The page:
Two Poems

Running the Tables

The sharky excuse parading as my old man thinks he’s bad
racking and rolling pool balls, wielding a skinny stick. 
He imagines sly-skilled setups that earn him respect—sneers 
at my lack-of, obtained in the long hauls of book-learning.  
Likes to instruct and brag on how he runs the table, taking 
easy money from losers and suckers. I’ve asked: do they have 
children? He isn’t interested in their story, sneers at my
weak education thus far, laughs at how he pilfers
and profits, waving off minor consequences. 

I have my own ideas. At 7th grade lunch most of us boys 
have a sense of our new power: bodies finding mass, even as 
our voices crack, as muscle evidence and a couple of sprouts
around the groinage drive dirty mouths to boast of conquest, 
envisioning real women in our futures, female classmates 
who’ve possessed straight facts about their blossoming ever since 
a private and instructive “girls-only” conversation in 5th grade. 

A couple of hot-lunch boys with pencil-smudge mustaches 
try to impress the developing ladies by chucking small change 
at Little Sammy. I was there when our post-gym showers–
taken after a muddy soccer game–publicly shamed that kid: 
the hammerheads caught glimpses of his tiny jewels, 
a childish penis, zero pubic hair; somebody must have taught them 
to spot softness and disadvantage, built them into aggrandizers 
of their own towers, exploiting what the torment of others might do 
for manly self-esteem. My father runs the tables, disabling silly, 
inadequate men–and gloats. I vow: no triumphant smirking from me. 
I hear bullies taunting Sammy, crowing and throwing four tables down. 

I’m up and running. I sprint, knocking over trays of 
chicken nuggets, I’m slopping brown pudding, bruising
small and spotted government apples, I spill milk while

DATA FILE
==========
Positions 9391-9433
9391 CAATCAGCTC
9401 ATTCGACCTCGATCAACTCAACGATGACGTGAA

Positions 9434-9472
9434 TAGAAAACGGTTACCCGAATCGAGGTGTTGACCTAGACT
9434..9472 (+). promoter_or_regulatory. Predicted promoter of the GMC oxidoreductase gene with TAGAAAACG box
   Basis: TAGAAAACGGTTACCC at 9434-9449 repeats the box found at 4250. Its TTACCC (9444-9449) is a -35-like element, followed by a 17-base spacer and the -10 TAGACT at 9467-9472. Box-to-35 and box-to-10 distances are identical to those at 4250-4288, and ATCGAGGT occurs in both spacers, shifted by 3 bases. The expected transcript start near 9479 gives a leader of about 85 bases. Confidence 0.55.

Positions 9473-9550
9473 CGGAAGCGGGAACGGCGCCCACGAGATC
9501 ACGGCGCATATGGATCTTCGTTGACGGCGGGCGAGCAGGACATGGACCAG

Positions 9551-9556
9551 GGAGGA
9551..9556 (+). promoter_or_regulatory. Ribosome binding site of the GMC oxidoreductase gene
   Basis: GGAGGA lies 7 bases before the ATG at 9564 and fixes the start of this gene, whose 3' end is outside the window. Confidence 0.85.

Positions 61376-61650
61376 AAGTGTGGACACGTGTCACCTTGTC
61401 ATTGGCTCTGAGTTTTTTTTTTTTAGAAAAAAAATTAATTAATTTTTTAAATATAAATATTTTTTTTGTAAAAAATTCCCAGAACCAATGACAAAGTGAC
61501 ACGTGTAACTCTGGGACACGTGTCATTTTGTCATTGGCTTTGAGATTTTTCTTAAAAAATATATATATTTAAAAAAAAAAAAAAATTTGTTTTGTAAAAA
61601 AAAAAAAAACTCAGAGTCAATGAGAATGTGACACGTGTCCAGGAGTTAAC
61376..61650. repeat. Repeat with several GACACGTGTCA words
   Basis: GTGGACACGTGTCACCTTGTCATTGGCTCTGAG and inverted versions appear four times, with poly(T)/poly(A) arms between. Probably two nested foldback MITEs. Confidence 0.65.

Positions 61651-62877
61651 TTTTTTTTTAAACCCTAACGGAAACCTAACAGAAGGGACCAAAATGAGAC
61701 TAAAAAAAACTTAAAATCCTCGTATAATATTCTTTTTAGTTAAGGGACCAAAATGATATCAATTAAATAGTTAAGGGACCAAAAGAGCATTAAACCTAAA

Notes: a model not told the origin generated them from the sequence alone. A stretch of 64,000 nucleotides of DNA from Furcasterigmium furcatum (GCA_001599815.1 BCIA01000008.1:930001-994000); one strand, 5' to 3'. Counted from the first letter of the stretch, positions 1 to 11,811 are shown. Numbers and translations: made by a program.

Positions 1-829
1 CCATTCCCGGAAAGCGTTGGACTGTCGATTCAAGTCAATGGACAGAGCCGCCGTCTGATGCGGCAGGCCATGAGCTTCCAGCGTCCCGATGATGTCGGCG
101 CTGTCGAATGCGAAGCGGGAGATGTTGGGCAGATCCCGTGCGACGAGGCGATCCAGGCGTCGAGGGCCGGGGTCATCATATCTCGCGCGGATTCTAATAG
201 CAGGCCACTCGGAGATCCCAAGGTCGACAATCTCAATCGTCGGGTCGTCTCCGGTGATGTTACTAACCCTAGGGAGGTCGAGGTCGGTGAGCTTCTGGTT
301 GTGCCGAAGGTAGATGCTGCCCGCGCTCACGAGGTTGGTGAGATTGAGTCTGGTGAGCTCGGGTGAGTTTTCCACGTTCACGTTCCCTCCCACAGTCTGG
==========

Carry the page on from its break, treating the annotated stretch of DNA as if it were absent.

crying-out girls manage to flash-find their phones. I leap the aisles
from long rectangle to long rectangle. Arriving, I geometrically 
calculate, banking and booting the noses of penny-awful boys 
square into their faces. Sammy laughs and claps. I’m hauled down 
to the office—where I tell dreadful truth, no excuses. Those little boys 
attacked something they wished to escape. Me too. But, it’s like—
I’m a middle schooler. The big folk’s rulebook is out to teach me 
how things work—a few isolated days, a slap on the wrist.

Bare Knuckles in a Hayfield

Midnight dances in with fancy dark footwork,
watches brawlers stumble into bones hiding beneath
the thin scars and cicatrices of skin. Good old boys and their canines
emerging from shadows to bark and place the wagers
roiling though the map-less backroads of their veins—betting

against you, the newcomer. But after being backhanded 
and backhanded daily—unable to find enough rubbish, enough 
alcohol-kissed aluminum waste jabbed and dribbled 
into the sways of roadside ditches–when you can’t even cash in 
enough scrap to buy a cheap beer and Vienna sausages–
then it’s time to swing into the open relentless cuts
of blood sport. Time to fight for midnight pay.

Don’t need all that red iron. Don’t need
that 20/20 eyeball. The dogs are howling
at the quarter moon. You and a somebody
they throw in will grab and grapple into
punch ugly and you will make a dirty dollar.
Entertaining. The place stinks of
dust-worn blue jeans, motor oil and manure.

Someone has erected four forgiving walls 
of fresh hay bales. Snakes hiding there from heat,
cockfights between rounds. Menfolk have hungrily left 
the womenfolk sleeping, coming out to a mowed edge, built
into coliseum seats out of timothy and alfalfa. 
You worked this once-rocky field as a young rooster
and gave it your cropped sweat. Made the soil rich.
Plucking out potato-sized rock after potato rock, trying to create 
a place of sweet grass, flinging granite spud-eyes
to the edges. In your battered mind  

it’s only a few nights later, the raw hour
of stone-hard bare knuckles. It is the time for flaring
your buried spurs, once more feeding what’s deeply beneath 
all of you–for no good reason other than going on. 

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